TOKYO -The future of the world is in your hands. It’s a phrase that used to be just a joke but has become more of a reality in this increasingly mobile world. Smart phones and their users’ expectations will be a driving force behind many of the services and lifestyle changes in the next few years, according to a survey recently done by carrier network equipment maker Ericsson.

More than 80 per cent of some 7,500 iPhone and Android handset users surveyed in five major cities around the world said expect that services such as mobile reservations for restaurant dining and leisure activities, in-store mobile navigation, contextual pharmaceutical, childcare and elderly care services and mobile-based personal traffic navigation systems will be common place in the next three years, according to the survey results released here on Tuesday by Ericsson’s Consumer Lab.

The smart phone users, aged 15 to 69, are representative of 40 million people. The respondents, which came from Sao Paulo, Beijing, New York, London and Tokyo, were asked how smart phone-related services influenced their satisfaction of living in their municipalities and what were the most positive and negative aspects of city life.

“We are headed for an extreme app demand of a projected growth of about five times what we have today,” said Cecilia Atterwell, head of the lab, told reporters. “This is a call out to government agencies, device manufacturers, carriers and businesses that if they intend to remain relevant to their clientele, they need to be prepared to roll out these type of mobile services within the next three to five years.”

Atterwell was one of the speakers during an international media briefing at the opening of the Ericsson Business Innovation Forum. She said the looming demand is potentially a huge business opportunity for organizations prepared to invest mobile and information communication technologies (ICT).

The survey respondents identified ICT as a driver in three key activities that gave them satisfaction in living in the city: Shopping; eating out; and going to sports, entertainment and cultural events.

This is hardly a surprise, said Michael Bjorn, head of research at the lab. However the takeaway from the survey is that majority of respondents indicated that these activities are now largely driven by mobile services and applications.

“It illustrates how mass demand for new ICT services can change city life, beyond what we recognize, in just three years,” he said. “Smart phone services related to shopping, eating out and finding entertainment can drastically improve people’s satisfaction of life in cities.”


For example satisfaction with shopping is associated by respondents with same-day delivery for online bought goods, mobile navigation and stock tracking, and situational shopping recommendation

Dining out is tied with mobile menu and table reservation applications, mobile-based ingredient checkers, and social network-based restaurant recommendations.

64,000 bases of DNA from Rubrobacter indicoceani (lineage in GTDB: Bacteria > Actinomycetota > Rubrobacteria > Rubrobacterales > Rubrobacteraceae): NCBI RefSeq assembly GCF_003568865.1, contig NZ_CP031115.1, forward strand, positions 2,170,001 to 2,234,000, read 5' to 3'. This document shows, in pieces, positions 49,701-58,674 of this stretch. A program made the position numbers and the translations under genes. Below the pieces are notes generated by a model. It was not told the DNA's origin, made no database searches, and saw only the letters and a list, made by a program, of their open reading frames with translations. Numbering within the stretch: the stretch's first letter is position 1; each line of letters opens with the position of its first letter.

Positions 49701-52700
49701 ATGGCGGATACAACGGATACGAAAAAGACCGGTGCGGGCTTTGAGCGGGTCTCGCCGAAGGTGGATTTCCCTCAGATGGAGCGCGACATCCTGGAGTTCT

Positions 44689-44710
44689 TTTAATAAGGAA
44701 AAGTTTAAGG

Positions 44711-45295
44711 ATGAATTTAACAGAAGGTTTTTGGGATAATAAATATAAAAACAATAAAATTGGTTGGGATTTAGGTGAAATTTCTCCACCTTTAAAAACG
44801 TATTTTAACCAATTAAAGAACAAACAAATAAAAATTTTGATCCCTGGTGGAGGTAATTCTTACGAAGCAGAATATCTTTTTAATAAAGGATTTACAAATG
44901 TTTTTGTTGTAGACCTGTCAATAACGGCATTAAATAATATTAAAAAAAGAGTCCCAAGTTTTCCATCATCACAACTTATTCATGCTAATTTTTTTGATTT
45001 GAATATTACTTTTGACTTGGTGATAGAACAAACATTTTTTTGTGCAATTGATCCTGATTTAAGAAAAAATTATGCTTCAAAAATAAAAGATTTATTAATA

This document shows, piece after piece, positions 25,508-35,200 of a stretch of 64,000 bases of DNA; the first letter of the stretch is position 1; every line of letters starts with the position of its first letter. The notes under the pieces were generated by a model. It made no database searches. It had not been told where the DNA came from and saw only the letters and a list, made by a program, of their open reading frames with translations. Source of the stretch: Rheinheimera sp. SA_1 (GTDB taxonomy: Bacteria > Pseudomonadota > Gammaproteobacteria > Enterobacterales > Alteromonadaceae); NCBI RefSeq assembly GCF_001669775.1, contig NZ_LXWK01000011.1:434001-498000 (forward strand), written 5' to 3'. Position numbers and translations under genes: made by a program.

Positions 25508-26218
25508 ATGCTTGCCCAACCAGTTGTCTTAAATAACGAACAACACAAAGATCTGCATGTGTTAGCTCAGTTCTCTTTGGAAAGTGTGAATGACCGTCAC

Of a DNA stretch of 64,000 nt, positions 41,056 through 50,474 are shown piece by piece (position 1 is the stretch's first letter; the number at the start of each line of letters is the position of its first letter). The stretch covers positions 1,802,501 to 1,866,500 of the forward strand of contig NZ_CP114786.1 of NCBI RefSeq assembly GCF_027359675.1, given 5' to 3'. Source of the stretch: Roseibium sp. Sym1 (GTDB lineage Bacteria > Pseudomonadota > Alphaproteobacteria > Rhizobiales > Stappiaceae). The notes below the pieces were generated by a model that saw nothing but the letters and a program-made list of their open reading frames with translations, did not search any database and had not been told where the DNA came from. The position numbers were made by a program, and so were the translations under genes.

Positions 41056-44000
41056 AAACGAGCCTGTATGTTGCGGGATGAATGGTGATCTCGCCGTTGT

Leisure activities are facilitated by mobile reservations, digital trainer apps and virtual play connectors.

“As many as 79 per cent of respondents use these services today in a limited way, but they expect these tools and services to be universally available in the next three years,” said Bjorn.

The respondents believe these services will be delivered by Internet companies, mobile carriers, business owners and manufacturers.

The respondents also mentioned three key factors of city living that provide them with difficulty and dissatisfaction:

  • Lack of child care and elderly care
  • Difficulty in communicating with authorities
  • Traffic congestion

These are areas in which mobility and ICT can potentially solve, according to several guest speakers.

“For example, the home can become a platform for services and applications that can make life better for the elderly,” said Kenya Hara, professor at Musashino Art University and board member of the Japan Design Centre.

His group is proposing a radical shift to shared living spaces where up to 500 people could live in a residential building sharing some common facilities and spaces such as a home library, dining space and kitchen. The approach is not only meant to conserve scare resources but is also meant to address increasing difficulty of providing for elderly care in countries like Japan.

Apart from this, Hara said, architects, city planners and technology vendors can collaborate in developing “connected” houses fitted with sensors that track vital signs of a building and even its occupants. The sensors can be configured to raise context-based alerts to the appropriate organization.

Other technologies increasingly in the demand in the next three years will be:

  • Connected food and medicine services the update families on the needs of their children or elderly relatives
  • Mobile of online social care network
  • Online near-care network that facilitates communication between extended families via devices
  • Smart phone and PC communication with city services departments
  • 24/7 online and mobile hotline for city information and services
  • Personal navigator to aid in indoor and outdoor navigation
  • Self-driving and self-parking vehicles

Hara admitted that sensors collecting private data from individuals raises some critical privacy concerns.

“The individuals concerned and the stakeholders will have decide what data can be collected and for what purpose will it be used,” he said.

Canadian carriers that use Ericsson equipment include Rogers Communications, Telus, Eastlink, SaskTel, MTS Allstream, Northwestel and Mobilicity.

 

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